Penn State was similarly incorporated for educational purposes as the Farmers' High School of Pennsylvania by the Act of February 22, 1855, P.L. 46, as amended, 24 P.S. §§ 2531-2535, 2540-2542, 2550 (act of incorporation). Sections 2 and 3 of the act of incorporation, 24 P.S. §§ 2532 and 2533, provided that a Board of Trustees consisting of thirteen, eleven of whom were private, nongovernmental representatives, together with the Governor and the Secretary of the Commonwealth, shall manage Penn State. Section 3 of the act of incorporation declared that the first Board of Trustees, and their successors in office,

are hereby elected and declared to be a body politic and corporate in law, with perpetual succession, by the name, style and title of the Farmers' High School of Pennsylvania, by which name and title the said trustees, and their successors, shall be able and capable in law to take by gift, grant, sale or conveyance, by bequest, devise or otherwise, any estate in any lands, tenements and hereditaments, goods, chattels or effects, and at pleasure to alien or otherwise dispose of the same to and for the uses and purposes of the said institution . . . and the said corporation shall by the same name have power to sue and be sued, and generally to do and transact all and *473 every business touching or concerning the premises, or which shall be necessarily incidental thereto, and to hold, enjoy and exercise all such powers, authorities and jurisdiction as are customary in the colleges within this commonwealth.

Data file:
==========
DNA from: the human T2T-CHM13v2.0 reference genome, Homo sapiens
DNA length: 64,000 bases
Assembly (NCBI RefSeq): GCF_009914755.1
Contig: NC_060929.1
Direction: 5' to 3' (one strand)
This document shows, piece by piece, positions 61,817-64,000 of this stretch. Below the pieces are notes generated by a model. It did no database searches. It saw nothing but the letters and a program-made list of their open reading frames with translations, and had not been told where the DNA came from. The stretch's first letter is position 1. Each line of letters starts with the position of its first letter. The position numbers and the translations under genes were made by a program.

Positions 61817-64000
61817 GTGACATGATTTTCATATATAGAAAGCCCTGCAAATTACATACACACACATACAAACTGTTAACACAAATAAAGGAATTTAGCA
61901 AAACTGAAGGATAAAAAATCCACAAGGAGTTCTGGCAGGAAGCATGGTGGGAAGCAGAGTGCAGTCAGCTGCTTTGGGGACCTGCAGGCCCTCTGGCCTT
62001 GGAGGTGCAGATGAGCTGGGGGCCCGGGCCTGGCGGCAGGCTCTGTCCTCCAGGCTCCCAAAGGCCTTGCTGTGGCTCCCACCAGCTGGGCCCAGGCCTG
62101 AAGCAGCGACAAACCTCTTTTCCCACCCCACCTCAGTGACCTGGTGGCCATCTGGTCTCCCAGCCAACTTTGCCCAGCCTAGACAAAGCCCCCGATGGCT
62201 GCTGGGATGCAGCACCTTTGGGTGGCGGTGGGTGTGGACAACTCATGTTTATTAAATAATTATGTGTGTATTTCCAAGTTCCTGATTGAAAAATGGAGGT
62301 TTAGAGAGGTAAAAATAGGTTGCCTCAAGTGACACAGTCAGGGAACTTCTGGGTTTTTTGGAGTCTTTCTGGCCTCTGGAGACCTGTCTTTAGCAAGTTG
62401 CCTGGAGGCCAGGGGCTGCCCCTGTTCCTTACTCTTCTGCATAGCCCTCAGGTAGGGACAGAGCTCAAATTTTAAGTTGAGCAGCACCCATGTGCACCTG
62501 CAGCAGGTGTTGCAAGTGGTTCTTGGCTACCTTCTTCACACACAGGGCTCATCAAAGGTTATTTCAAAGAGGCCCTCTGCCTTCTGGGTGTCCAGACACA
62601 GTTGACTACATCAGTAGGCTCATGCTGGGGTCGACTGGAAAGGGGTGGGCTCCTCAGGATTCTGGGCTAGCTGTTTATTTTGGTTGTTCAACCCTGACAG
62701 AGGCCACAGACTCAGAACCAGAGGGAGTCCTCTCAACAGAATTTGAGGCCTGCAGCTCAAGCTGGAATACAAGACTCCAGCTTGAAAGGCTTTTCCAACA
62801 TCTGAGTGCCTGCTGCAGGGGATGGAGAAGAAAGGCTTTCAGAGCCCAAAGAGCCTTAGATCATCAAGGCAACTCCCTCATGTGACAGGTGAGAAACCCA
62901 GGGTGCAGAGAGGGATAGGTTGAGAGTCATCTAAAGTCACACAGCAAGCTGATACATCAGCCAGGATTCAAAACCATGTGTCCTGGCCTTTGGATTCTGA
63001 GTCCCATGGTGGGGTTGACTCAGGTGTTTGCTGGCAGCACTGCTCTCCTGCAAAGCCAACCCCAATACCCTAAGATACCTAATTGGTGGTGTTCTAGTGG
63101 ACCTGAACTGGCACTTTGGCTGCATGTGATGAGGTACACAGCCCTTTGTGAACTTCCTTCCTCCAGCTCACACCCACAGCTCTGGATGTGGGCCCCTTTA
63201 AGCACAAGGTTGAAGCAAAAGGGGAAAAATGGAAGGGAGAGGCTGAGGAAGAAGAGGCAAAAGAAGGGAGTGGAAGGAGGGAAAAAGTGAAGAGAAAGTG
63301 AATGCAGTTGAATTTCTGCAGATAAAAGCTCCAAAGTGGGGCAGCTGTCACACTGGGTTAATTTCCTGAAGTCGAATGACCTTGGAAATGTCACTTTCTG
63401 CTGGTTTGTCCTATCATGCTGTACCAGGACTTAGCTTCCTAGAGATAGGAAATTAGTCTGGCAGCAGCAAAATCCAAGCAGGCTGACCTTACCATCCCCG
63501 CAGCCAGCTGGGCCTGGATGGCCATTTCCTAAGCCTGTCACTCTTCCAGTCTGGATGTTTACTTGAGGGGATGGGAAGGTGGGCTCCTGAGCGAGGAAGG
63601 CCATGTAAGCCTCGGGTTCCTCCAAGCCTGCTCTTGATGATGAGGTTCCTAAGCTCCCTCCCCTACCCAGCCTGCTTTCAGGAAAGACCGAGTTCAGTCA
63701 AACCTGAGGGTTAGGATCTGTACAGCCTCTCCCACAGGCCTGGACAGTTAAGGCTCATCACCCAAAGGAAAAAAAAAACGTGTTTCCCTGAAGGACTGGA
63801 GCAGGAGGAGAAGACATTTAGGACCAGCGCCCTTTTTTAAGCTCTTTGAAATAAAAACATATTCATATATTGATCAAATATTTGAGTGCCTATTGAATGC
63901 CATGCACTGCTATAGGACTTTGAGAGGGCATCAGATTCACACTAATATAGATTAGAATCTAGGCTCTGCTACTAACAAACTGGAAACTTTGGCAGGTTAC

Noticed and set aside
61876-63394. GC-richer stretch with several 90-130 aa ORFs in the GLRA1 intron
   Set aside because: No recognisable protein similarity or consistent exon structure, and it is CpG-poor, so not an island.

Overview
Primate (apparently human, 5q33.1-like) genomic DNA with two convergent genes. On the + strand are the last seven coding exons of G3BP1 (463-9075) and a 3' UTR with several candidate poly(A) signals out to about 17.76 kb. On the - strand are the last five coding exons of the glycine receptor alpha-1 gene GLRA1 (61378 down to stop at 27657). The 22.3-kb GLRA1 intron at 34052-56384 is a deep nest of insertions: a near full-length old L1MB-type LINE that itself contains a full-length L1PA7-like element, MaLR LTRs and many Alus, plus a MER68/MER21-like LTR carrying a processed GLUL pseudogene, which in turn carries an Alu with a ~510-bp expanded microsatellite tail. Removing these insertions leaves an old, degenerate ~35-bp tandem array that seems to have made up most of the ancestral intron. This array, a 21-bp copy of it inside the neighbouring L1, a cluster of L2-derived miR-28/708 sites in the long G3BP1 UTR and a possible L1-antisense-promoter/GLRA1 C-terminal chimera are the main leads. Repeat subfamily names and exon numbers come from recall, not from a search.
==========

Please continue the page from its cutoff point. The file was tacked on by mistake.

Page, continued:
24 P.S. § 2533. Currently, the Board of Trustees is composed of 32 members only 10 of whom are Commonwealth representatives. The Board of Penn State retains authority over the disposition of the corporation's property, not subject to review by the Commonwealth. Section 3 of the act of incorporation, 24 P.S. § 2533. Moreover, while Penn State receives a substantial amount of money from the Commonwealth, the Commonwealth's participation in the financial matters of Penn State is essentially the same as its participation in those of Temple University.

The federal government in 1862 enacted what is popularly known as the Morrill Act[6] apportioning land to the several states to be sold at public auctions with the proceeds to be invested and the interest thereon to be:

appropriated . . . to the endowment, support, and maintenance of at least one college where the leading object shall be, without excluding other scientific and classical studies and including military tactics, to each such branches of learning as are related to agriculture and the mechanic arts, in such manner as the legislatures of the States may respectively prescribe, in order to promote the liberal and practical education of the industrial classes in the several pursuits and professions in life.